For the next 12 months, respondents expect cropland values to fall 3.3%, pasture values to decrease about 2.3% and non-crop/non-pasture values to decrease 0.7%. To view the full survey, visit AgEBB -

Source: Karisha Devlin, Ag Business Specialist

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Fall Gardening Tasks

There are plenty of tasks to do in the lawn and garden in October. It is a good time to divide perennials, particularly those that bloom in the spring. To keep plants from drying out, dig the plants on a cool, cloudy day. Make sure each section divided has at least one bud and roots. Plant the divided perennials soon after digging. Not all perennials appreciate fall division, some prefer spring. Make sure the variety is suitable for fall division before dividing. A general rule of thumb is if they bloom in the spring, divide them in the fall. If they bloom in late summer or fall, division is best done in the spring.

Plant spring flowering bulbs before the ground freezes. Bulbs require a chilling period for spring blooming. Prepare the soil before planting bulbs. Work compost or other rich organic material into the soil to a depth of 12 inches. Follow the directions on the package for depth of planting. Not all bulbs are planted at the same depth.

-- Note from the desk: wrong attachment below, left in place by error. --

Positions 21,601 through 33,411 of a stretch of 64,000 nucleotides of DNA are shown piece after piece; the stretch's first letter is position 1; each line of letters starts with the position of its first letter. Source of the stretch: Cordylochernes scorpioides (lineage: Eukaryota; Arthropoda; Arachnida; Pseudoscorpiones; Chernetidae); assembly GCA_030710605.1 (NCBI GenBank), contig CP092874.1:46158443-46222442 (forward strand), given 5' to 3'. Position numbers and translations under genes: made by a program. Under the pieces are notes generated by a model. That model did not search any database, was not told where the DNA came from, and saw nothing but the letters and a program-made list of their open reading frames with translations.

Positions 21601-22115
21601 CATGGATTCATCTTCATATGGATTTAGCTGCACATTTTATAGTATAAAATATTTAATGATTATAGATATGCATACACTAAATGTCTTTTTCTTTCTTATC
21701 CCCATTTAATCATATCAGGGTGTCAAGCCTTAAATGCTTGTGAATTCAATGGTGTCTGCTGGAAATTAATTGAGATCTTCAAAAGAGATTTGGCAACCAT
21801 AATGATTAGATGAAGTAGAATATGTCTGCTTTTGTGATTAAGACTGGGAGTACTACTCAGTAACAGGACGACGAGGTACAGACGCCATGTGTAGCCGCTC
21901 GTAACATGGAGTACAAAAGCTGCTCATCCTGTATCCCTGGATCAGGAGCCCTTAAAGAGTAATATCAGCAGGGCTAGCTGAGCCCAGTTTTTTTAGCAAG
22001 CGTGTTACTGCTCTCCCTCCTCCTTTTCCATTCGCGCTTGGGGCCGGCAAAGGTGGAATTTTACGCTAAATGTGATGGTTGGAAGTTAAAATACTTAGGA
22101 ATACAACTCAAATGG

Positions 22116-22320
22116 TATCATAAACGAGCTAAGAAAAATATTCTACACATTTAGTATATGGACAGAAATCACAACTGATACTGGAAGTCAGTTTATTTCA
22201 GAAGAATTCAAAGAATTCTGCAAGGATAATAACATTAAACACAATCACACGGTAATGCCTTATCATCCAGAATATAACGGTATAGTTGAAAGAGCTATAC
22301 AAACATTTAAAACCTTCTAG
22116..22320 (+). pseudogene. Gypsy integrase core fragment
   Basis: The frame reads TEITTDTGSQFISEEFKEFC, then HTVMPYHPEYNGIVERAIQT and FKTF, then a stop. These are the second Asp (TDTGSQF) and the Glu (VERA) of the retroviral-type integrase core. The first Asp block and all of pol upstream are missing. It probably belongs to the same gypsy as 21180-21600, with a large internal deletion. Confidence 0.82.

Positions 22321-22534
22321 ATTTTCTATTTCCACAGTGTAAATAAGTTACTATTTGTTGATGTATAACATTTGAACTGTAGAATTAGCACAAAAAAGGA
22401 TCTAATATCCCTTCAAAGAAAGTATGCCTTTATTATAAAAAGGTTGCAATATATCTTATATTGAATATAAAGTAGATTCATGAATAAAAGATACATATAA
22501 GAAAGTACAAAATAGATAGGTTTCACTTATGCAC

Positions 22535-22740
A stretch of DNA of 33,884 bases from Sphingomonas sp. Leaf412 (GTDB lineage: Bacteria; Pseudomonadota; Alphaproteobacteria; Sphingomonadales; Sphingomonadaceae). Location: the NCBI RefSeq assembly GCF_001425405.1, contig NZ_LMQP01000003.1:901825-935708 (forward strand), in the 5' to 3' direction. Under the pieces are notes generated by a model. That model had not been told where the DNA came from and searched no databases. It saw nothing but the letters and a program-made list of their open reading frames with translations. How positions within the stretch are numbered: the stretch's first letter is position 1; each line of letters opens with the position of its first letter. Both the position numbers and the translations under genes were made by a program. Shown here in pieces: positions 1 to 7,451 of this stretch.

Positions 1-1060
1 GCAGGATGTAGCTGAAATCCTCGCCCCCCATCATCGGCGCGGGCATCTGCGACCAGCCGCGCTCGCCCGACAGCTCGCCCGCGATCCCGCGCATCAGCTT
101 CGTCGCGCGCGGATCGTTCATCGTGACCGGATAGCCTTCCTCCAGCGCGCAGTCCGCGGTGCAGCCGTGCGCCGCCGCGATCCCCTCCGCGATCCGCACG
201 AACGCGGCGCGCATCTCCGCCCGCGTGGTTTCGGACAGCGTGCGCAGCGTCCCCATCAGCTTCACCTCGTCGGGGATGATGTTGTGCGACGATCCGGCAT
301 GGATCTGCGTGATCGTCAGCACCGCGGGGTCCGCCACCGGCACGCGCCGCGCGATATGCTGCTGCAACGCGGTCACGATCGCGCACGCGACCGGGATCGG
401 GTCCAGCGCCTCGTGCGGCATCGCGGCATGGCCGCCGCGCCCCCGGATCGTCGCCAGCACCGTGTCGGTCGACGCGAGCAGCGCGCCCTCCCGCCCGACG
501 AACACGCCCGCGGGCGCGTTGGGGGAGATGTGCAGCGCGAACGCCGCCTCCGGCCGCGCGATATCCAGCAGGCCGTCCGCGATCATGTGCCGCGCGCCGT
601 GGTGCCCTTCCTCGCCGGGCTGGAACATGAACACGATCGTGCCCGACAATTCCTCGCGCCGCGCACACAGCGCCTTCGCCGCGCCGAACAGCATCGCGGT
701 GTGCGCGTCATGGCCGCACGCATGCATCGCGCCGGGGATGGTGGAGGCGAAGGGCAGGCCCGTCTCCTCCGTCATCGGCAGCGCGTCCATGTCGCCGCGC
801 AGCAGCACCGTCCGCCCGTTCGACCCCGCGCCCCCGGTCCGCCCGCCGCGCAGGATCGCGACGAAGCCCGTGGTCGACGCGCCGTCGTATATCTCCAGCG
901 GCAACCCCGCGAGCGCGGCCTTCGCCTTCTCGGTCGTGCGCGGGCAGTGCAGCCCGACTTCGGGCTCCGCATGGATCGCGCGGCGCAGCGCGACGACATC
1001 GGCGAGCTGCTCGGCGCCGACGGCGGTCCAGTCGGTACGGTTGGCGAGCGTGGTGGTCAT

Fall is a great time of the year for adding trees and shrubs to the landscape. The warm soil and cool air is ideal for root development. In some cases, trees and shrubs planted in the fall tend to establish themselves better than ones planted in the spring. This is because they have all of the fall and the following spring to get established before the most stressful time of the year, summer.

Fall is the best time to seed a lawn. Seeding should be completed by October 15. The first two weeks following seeding are critical. Keep the soil surface moist, not wet, and do not let seed dry out once it starts to germinate. Seed should be emerged and growing in 10 to 14 days.

sweet potatoe

Extend the vegetable harvest by using a floating row cover. Row covers can add a few extra degrees of protection against frost. A floating row cover is a translucent, spun polyester material that traps the soil's latent heat underneath it when it is spread over plants. Since sunlight can pass through, it can be left in place for several days during a cold snap. Row covers are relatively inexpensive and can be found at many local garden centers. They can also be reused for several years.